This is particularly strange given the tumult of the actual Middle Ages, a period in history that saw countless peasants’ wars and religious furies flare up again and again across the fields of Europe. In the game, meanwhile, the medieval social contract of the three estates — in which peasants labor for the health of all, clergy pray for the salvation of all, and nobles fight for the protection of all — is presented not as the idealized halo of a stratified class society, but class society as it actually functions.
In other words, Age of Empires II does the same thing for feudalism that Marx does for industrialism with Capital. While in The Condition of the Working Class In England Engels uncovers the discrepancies between how capitalism claims to function and how it actually operates, Marx in Capital takes the bourgeois economists at their word, exhaustively showing how, even if capitalism worked exactly as its advocates say it should, its overthrow would still be inevitable.
In the closed system of Age of Empires feudalism works perfectly — and, like every system that works perfectly and has exhausted any capacity to direct its destructiveness outwards, it has nowhere else to go except towards its own death.
The player in Age of Empires II doesn’t take on the role of a monarch or a national spirit; you become the feudal mode of production itself. This is why the game isn’t, strictly speaking, a game — you’re not competing with the other players, but instead form part of a single system reaching towards a collaborative annihilation.
In fact, it’s not entirely true that the endgame is a total stillness. Even as the soldiers and citizens stand motionless, trade carts and merchant vessels continue to ferry gold from one market to another. (Notably, this stands in contrast to the computer’s refusal to use the market to procure more wood: exchange between players is fine, but the idea that all commodities are universally fungible and can be subsumed within a universal money-form is resisted by a very medieval particularism.) It’s not exactly a bourgeois revolution, but it does dramatize the rise of a mercantile class out of a society that’s perfected itself into oblivion, and it does so in the only way it can.
Marx famously avoided making any concrete prescriptions about what communism would actually look like: from within the closed environment of one mode of production the one that comes to succeed it is visible only as the vaguest of outlines, a spark of movement in an otherwise dead world.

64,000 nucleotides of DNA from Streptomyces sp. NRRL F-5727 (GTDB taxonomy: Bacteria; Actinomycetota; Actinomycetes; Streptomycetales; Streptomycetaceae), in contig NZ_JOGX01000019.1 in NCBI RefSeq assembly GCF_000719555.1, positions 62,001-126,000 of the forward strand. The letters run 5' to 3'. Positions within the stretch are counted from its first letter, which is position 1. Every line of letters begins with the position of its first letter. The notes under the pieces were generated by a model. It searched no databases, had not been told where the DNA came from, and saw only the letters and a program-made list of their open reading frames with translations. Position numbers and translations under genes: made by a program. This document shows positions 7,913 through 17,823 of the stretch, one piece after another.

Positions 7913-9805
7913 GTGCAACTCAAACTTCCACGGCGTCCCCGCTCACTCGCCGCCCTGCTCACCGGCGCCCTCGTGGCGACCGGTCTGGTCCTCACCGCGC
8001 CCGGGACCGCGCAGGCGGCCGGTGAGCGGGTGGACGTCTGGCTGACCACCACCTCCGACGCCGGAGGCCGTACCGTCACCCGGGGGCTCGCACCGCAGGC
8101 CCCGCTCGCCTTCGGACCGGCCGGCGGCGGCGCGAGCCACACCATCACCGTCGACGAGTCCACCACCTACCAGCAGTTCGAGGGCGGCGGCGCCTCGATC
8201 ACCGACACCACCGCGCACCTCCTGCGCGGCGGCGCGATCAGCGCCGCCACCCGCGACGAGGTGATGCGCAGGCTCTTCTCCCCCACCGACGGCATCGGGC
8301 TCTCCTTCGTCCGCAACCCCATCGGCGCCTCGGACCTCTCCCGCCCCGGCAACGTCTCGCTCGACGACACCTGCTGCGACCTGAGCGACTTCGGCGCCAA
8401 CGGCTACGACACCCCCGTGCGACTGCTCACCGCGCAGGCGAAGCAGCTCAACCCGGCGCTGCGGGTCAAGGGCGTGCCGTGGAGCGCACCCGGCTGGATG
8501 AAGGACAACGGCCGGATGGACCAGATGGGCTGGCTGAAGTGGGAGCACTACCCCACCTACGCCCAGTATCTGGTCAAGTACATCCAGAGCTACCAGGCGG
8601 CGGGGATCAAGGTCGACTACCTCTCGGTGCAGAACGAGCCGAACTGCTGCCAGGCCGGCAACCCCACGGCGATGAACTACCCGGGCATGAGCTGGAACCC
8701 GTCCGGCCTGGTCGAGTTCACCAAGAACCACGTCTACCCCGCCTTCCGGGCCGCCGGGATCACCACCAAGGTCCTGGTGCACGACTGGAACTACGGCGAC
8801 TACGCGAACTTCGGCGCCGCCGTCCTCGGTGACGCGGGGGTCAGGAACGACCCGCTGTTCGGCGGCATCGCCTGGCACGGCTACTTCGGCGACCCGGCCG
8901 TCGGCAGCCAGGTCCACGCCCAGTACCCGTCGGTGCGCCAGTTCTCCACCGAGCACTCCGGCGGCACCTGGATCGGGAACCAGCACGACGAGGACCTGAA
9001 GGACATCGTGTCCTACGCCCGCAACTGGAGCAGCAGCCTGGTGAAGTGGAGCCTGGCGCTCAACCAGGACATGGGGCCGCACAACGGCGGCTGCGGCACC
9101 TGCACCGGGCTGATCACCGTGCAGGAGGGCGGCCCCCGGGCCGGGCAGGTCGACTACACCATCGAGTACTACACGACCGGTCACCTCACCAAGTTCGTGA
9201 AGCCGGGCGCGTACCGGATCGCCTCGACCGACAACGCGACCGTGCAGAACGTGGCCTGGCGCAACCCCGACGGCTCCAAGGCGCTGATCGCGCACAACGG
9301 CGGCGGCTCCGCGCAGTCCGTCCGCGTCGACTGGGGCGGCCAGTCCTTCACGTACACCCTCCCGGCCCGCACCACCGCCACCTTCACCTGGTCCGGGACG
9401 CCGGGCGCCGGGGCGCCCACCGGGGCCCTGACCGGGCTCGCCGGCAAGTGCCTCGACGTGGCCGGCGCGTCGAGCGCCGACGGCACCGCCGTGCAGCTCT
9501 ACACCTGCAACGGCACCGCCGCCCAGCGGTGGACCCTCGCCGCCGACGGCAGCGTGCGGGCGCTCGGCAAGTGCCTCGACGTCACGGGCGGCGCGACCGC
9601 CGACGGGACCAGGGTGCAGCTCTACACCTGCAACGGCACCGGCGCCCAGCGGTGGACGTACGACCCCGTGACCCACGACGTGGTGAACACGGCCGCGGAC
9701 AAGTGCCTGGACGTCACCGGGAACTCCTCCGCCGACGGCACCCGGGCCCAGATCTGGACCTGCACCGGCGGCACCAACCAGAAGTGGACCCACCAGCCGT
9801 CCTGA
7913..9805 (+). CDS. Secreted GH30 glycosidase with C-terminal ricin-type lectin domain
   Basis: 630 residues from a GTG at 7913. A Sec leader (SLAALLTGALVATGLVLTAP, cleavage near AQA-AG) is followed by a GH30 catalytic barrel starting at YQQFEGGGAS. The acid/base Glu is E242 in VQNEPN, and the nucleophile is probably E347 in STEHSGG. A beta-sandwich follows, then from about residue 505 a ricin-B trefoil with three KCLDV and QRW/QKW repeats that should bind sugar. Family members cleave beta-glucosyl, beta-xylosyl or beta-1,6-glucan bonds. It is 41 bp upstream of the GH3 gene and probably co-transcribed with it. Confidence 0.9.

Of course, the collapse of feudalism is now long passed, and contemporary crises in the current mode of production appear not as stillness but as frenzied shifting of capital. Even so, the situations aren’t incomparable. Age of Empires II might depict a social form that died long ago, but it is itself very much a product of our contemporary world.
In the end, what it shows us isn’t the fall of feudalism — its presentation is historically inaccurate to say the least — but the inevitable end of any alienated mode of production that becomes perfected and unchallenged. We live in a time in which financialized late capitalism is simultaneously functioning entirely as it should and in a state of utter paralysis. Just like the feudalism of Age of Empires, it’s become a globe-spanning totality.
At the same time, when it’s in trouble — and it’s definitely in trouble right now — the only way it can proceed is by intensification. The ongoing financial crisis has been used by the ruling classes to perpetrate a massive and self-endangering upward seizure of wealth because this is the only way they can possibly operate under a system characterized by unopposed seizure.
In other words, what presents itself as the accumulation of capital and resources and commodities is, in fact, the will towards extinction. The lesson of Age of Empires II is this: the moment when capitalism and its lurching and crisis-ridden but constant progression appears to be entirely unobstructed is precisely the moment of its greatest vulnerability. It’s stumbling into a void. All we need to do is help it along.